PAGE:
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Twitter bans parody of Alexandria Ocasio-Cortez

Twitter is being questioned after it banned a user for doing a parody of Democrat representative. Rep. Alexandria Ocasio-Cortez (D-N.Y.).  The social media giant permanently suspended @AOCpress for allegedly “violating Twitter rules” by ridiculing Ocasio-Cortez, whose verified Twitter handle is @AOC.

The move has come under fire from both the left and the right. There are thousands of parodies of everyone from President Trump to infamous Hollywood actors. Few are ever banned and it is unusual for Twitter to protect a freshman Congressional representative. Obsersvers see it as purely political protection.

The problem for Cortez, though, has always been people cannot tell parody from truth with her often outlandish statements on everything from banning “farting cows” to banning air travel.

“You may not register or create fake and misleading accounts. While you may use Twitter pseudonymously or as a parody, commentary or fan account, you may not use misleading account information in order to engage in spamming, abusive or disruptive behavior, including attempts to manipulate the conversations on Twitter,” Twitter said in an email to @AOCpress, according to Human Events.

Twitter also said users also cannot post duplicate content.

After Ocasio-Cortez videoed herself questioning what a garbage disposal was, parodies exploded on the internet. Here’s just one:

“You also may not ‘post duplicative or substantially similar content, replies or mentions over multiple accounts or multiple duplicate updates on one account or create duplicate or substantially similar accounts,’” Twitter said. “This account will not [be] reinstated.”

The main point of contention appears to be the account’s several satirical posts that make fun of Ocasio-Cortez’s mistakes while delivering speeches to the public. The posts appear to be too similar to what the congressperson is actually like in real life, causing confusion for other Twitter users.

Twitter rules require all parodies, newsfeeds, commentaries, and fan accounts to indicate “non-affiliation” in both the account name and bio. The @AOCpress used the word “parody” in both its account name and biography.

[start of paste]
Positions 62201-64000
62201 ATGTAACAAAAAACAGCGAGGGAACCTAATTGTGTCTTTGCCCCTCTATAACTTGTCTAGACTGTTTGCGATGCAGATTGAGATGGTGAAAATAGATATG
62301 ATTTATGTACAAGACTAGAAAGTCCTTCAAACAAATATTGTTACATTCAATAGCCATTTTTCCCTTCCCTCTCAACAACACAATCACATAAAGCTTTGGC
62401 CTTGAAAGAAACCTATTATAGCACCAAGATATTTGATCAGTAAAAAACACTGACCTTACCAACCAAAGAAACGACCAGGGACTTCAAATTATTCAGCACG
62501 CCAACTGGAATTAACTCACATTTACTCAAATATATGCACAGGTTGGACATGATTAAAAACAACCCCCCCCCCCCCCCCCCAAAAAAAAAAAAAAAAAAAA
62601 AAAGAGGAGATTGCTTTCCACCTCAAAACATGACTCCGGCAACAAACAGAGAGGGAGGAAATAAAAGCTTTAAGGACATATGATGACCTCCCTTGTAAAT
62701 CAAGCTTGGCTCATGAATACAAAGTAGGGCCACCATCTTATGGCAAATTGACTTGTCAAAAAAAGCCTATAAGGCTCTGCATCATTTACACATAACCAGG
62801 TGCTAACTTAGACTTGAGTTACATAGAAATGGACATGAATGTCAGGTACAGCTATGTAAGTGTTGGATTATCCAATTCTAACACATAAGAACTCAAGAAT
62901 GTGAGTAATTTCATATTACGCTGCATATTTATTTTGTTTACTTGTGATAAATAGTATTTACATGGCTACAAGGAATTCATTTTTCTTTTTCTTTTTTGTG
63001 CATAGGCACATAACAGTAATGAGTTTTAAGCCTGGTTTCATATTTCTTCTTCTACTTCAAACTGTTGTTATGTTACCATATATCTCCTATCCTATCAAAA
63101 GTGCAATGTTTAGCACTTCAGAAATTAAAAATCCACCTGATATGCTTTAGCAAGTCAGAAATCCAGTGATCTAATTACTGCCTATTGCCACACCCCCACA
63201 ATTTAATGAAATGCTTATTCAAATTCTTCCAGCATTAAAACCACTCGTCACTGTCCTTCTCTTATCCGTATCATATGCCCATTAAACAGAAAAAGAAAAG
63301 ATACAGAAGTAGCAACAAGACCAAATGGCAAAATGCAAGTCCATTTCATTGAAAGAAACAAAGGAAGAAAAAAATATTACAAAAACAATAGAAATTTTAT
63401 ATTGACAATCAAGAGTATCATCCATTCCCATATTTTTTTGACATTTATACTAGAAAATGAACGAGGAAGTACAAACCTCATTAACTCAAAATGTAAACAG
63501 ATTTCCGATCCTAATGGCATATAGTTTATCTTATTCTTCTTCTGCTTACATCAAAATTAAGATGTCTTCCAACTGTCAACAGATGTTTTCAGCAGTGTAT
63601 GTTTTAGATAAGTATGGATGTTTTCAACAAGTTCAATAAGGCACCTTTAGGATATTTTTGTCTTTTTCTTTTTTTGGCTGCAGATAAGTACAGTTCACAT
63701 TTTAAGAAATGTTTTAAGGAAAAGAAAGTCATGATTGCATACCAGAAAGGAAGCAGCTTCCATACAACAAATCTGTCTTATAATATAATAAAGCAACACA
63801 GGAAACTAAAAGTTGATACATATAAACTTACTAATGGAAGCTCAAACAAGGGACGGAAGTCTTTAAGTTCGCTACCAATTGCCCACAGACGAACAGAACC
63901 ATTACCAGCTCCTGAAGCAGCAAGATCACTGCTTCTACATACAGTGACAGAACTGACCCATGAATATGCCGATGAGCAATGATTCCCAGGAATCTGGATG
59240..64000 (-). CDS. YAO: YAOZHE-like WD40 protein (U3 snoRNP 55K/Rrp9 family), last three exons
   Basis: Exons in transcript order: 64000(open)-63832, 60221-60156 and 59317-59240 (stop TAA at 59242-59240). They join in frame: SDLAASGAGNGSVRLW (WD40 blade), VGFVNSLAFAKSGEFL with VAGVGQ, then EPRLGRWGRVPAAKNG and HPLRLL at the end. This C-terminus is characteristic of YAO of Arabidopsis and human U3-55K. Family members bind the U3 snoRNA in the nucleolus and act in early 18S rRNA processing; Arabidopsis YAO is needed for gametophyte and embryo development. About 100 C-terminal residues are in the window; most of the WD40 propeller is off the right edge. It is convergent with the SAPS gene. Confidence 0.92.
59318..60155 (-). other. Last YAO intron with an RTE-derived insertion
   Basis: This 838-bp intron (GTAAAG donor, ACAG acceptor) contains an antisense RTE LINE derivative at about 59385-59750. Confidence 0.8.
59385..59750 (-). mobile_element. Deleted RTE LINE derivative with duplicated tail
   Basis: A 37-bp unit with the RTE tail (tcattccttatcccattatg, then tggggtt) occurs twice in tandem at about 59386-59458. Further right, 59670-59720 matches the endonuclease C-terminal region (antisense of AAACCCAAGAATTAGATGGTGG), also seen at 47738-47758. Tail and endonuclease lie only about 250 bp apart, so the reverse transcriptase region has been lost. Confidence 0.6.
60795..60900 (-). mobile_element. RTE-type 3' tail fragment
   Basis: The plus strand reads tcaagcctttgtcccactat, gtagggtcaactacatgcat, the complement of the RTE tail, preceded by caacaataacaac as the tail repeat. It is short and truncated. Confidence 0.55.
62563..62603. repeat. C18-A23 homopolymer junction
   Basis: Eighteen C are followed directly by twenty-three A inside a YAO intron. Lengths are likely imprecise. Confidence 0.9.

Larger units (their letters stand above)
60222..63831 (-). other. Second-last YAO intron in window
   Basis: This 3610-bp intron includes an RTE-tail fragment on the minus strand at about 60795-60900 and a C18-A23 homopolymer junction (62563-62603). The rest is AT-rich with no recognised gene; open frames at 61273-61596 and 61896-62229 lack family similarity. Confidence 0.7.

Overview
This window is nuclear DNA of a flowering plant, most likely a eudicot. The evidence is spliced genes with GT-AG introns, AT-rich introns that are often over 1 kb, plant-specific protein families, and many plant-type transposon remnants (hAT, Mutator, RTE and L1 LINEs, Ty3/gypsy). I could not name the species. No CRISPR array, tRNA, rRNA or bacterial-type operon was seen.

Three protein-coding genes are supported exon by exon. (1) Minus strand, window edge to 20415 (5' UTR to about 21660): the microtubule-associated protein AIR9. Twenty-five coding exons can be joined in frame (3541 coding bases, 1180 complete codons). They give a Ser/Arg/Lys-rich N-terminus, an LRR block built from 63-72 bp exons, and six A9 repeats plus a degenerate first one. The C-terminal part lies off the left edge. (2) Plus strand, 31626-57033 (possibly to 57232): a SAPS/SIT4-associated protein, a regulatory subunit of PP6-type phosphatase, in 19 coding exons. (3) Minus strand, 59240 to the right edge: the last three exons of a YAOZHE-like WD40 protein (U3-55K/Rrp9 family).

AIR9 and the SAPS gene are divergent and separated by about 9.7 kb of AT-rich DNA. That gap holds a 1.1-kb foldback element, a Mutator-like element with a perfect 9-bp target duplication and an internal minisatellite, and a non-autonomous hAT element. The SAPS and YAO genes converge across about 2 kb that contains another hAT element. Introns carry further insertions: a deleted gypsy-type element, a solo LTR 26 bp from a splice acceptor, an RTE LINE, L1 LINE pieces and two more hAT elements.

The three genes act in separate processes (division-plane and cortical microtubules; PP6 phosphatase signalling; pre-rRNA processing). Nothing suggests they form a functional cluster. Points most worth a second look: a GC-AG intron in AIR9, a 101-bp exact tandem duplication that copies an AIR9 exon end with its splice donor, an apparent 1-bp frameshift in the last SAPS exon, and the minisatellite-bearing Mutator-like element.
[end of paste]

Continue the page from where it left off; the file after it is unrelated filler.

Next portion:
One America News Host Jack Posobiec revealed Twitter had not only banned the parody account followed by more than 85,000 users but also a separate personal account belonging to Mike Morrison, who managed @AOCpress and himself had a following of 50,000.

“Twitter has permanently suspended @AOCPress a good-natured and clearly-marked parody account and @OfficeOfMike my close friend who managed it. This is a purge,” Posobiec said in a Twitter post dated May 6.

Former reality television celebrity Donald Trump Jr. shared Posobiec’s concerns and questioned whether this may be a form of corporate censorship.

“‏Why did @Twitter suspend a parody account that was is full compliance with their rules?” Trump Jr. said in a Twitter post dated May 6. “Could it possibly be because the account was mocking the left’s new icon AOC? What’s the deal here @jack? Because it sure looks like political bias.”

Morrison believes the suspension was politically motivated, saying the @AOCpress account was attracting a growing following.

“In the past month and a half alone the account grew by roughly 50,000 followers. We’ve had tweets with over 30,000 likes on them, so I think Twitter decided it was time for [the account] to go,” he told Human Events. “They didn’t like how popular an account created by their political opposition had become.”

Comedian and host Dave Rubin fears that the censoring of parodies will set a worrying precedent for the entertainment industry.

“When they go after parody we have a real problem,” Rubin said in a Twitter post dated May 6. “More censorship nonsense, now going after parody accounts and their creators. What was the violation, @jack?”

Blogger David Burge echoed this view.

“Twitter has spoken: AOC is officially beyond parody,” he said in a Twitter post dated May 7.

The suspension follows similar bans of Facebook and Instagram accounts belonging to actor James Woods, activist Laura Loomer, commentator Milo Yiannopolous, and Radio Personalities Alex Jones and Paul Joseph Watson.